If I had to define “Through the Lookingglass,” I’d say it’s the acknowledgment of a world existing parallel to the one you know—and to go through the mirror is to go past the reflection of your known world and to dig deeper into the mystery of the one “less traveled.” My friend Abbie Phillips introduced me to the colorful lives of Herschel and Nora Burston earlier this year. Through stories, photographs, and first hand accounts written by Nora and Herschel’s son, Brad, I discovered a Jewish life that at times reflected my own experiences and upbringing. It begged to be drawn, so—I drew it. A big thanks to Herschel and Nora, their children Lani and Brad, and Yiddishkayt for showing me the mirror. — Beynish
Nora was born in Chicago, Illinois on April 13, 1912. She was the only child of cigar makers Samuel & Ashi Milach, who came from Pinsk in the Russian Empire, today in Belarus.
Due to Ashi’s respiratory distress, the family moved to Denver, Colorado where the National Jewish Hospital was located. As anarchists, Nora’s parents didn’t believe in marriage. In order for Nora to be registered in Denver’s public school system, the two reluctantly agreed to say their vows. Good thing, too...
...when the family picked up and moved to Boyle Heights in Los Angeles, California, Nora went on to be valedictorian at Roosevelt High.
Nora excelled in her study of piano and voice. When she sang at benefits for the local Workmen’s Circle, it was often annoying: between arias some guy would hawk sausages to raise funds. Nora appeared on local radio, cut records, and was even considered to voice Snow White in the original animated film.
Nora spent her summers in Petaluma at a cooperative chicken ranch operated by Yiddish-speaking left-wingers.
Herschel was born in Antopol in the Grodno Province of the Russian Empire, today in Belarus, on February 5, 1911. His mother, Rivka, was an excellent seamstress to local nobles and made young Herschel a coat from a German uniform.
At age 11, Herschel and his family picked up and moved to Los Angeles, California. He started school not knowing a lick of English. After a year of hard work, he spoke his new language fluently and was even chosen to lead the class as they marched to their graduation.
One of the ways the family made a living was to have Herschel and his father drive in their Model T Ford out to the chicken ranches in the Valley and load up the car with chickens to sell back in South Central L.A.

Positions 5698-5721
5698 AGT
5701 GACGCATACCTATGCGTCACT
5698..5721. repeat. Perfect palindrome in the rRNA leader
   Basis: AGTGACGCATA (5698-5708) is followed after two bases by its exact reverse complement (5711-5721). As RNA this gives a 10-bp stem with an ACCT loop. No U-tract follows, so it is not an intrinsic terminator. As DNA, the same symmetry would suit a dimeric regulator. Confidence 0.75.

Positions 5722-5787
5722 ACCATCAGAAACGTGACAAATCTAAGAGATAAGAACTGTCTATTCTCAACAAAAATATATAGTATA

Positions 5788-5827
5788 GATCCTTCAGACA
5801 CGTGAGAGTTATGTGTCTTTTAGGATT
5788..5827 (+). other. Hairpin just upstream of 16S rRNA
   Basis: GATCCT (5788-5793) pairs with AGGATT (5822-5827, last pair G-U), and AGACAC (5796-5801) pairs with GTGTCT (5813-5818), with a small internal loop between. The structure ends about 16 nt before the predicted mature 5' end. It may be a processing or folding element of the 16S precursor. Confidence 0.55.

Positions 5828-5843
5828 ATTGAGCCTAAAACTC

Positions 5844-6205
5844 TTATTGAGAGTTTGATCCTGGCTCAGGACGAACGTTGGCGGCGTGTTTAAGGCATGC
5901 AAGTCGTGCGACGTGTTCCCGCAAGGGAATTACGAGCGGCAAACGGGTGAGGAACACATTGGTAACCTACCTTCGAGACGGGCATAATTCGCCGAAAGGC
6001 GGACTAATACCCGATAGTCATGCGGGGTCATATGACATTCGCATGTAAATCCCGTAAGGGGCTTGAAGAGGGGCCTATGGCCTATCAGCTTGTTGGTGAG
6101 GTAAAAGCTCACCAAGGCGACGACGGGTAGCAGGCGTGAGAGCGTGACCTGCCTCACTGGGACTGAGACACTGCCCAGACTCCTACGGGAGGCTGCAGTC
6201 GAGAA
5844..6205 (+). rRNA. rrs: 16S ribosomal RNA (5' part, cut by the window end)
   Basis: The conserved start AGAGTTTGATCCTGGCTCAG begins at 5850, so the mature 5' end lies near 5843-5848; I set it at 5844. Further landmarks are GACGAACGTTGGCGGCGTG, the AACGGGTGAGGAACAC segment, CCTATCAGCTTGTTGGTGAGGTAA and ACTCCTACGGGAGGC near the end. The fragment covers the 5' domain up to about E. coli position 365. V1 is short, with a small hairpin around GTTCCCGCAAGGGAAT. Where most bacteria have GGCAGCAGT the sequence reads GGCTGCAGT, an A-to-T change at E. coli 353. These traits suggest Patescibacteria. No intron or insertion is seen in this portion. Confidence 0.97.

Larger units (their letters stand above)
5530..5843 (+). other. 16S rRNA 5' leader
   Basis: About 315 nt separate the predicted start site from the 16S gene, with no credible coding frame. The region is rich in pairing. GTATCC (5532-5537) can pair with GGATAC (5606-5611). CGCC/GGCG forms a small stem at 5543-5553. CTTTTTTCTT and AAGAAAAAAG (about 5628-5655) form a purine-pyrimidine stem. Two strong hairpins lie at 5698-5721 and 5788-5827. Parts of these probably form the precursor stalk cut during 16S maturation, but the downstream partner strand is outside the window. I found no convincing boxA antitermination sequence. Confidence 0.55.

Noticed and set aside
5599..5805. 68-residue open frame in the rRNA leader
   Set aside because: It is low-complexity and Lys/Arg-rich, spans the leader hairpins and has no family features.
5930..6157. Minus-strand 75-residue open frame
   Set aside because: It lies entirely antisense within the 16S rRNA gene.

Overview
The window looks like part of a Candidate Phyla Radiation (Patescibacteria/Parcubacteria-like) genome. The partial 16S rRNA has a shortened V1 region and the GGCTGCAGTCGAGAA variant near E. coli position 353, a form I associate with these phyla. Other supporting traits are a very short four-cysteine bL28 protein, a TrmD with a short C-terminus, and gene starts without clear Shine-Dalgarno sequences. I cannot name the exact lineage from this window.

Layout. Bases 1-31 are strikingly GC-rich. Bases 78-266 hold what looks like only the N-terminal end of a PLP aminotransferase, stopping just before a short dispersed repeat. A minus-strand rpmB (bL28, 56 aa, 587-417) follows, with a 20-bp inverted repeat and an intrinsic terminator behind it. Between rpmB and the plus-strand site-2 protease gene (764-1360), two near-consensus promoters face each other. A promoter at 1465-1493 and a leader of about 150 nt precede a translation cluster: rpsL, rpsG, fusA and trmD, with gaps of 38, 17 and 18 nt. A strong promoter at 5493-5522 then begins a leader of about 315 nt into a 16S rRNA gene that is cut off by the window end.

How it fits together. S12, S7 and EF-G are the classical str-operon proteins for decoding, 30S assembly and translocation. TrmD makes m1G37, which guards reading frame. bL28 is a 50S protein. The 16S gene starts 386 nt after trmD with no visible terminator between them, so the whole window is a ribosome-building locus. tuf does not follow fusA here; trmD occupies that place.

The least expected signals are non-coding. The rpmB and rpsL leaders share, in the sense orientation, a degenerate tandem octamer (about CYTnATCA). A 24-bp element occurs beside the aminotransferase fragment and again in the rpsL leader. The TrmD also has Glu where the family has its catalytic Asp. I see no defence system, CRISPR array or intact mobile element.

Herschel studied pre-med at UCLA, where he met Miss Nora Milach. The beginning of their relationship was limited to his giving her rides to school—she paid her share of the gas.
They went together for years. After finishing UCLA, Nora returned to Roosevelt as a high school art teacher.
Herschel began his medical practice. One of his regular patients was beloved musician and comedian Mickey Katz.
With the attack on Pearl Harbor, Herschel knew that he would soon be drafted. So two weeks later the two were married on December 21, 1941. They were married for 72 years.
Nora and Herschel raised their children Lani and Bradley in North Hollywood.
What was the secret to their longevity?
I believe it was the ice cream. Every night, so late that they were off the nutritional clock, he and my mother would secretly steal into the kitchen, dish up ice cream and stop time.
– Bradley Burston, written on the occasion of Herschel’s 100th birthday
Following in her mother's footsteps, Lani became an artist and needlepoint all-star. Lani's idea to honor her parents by this donation was inspired by her parent’s long life and love of yiddishkayt. Lani's work as an artist literally continues this "thread."
Bradley grew up in the youth movement Habonim before joining the Jewish Radical Community at Berkeley. In Israel, he served as a combat medic like his grandfather who had been a "feldsher" (army surgeon) in the Tsar's army. Bradley is a seasoned Israel based journalist who is currently a columnist and a Senior Editor of Haaretz.
A dank! Nora Burston's series of California oak tree paintings are featured here.
Thank you to the Mishpokhe Burston for their noble support of Yiddishkayt. Let’s all raise our ice cream scoops in honor of their generosity!
Nora Burston's series of California oak tree paintings are featured here.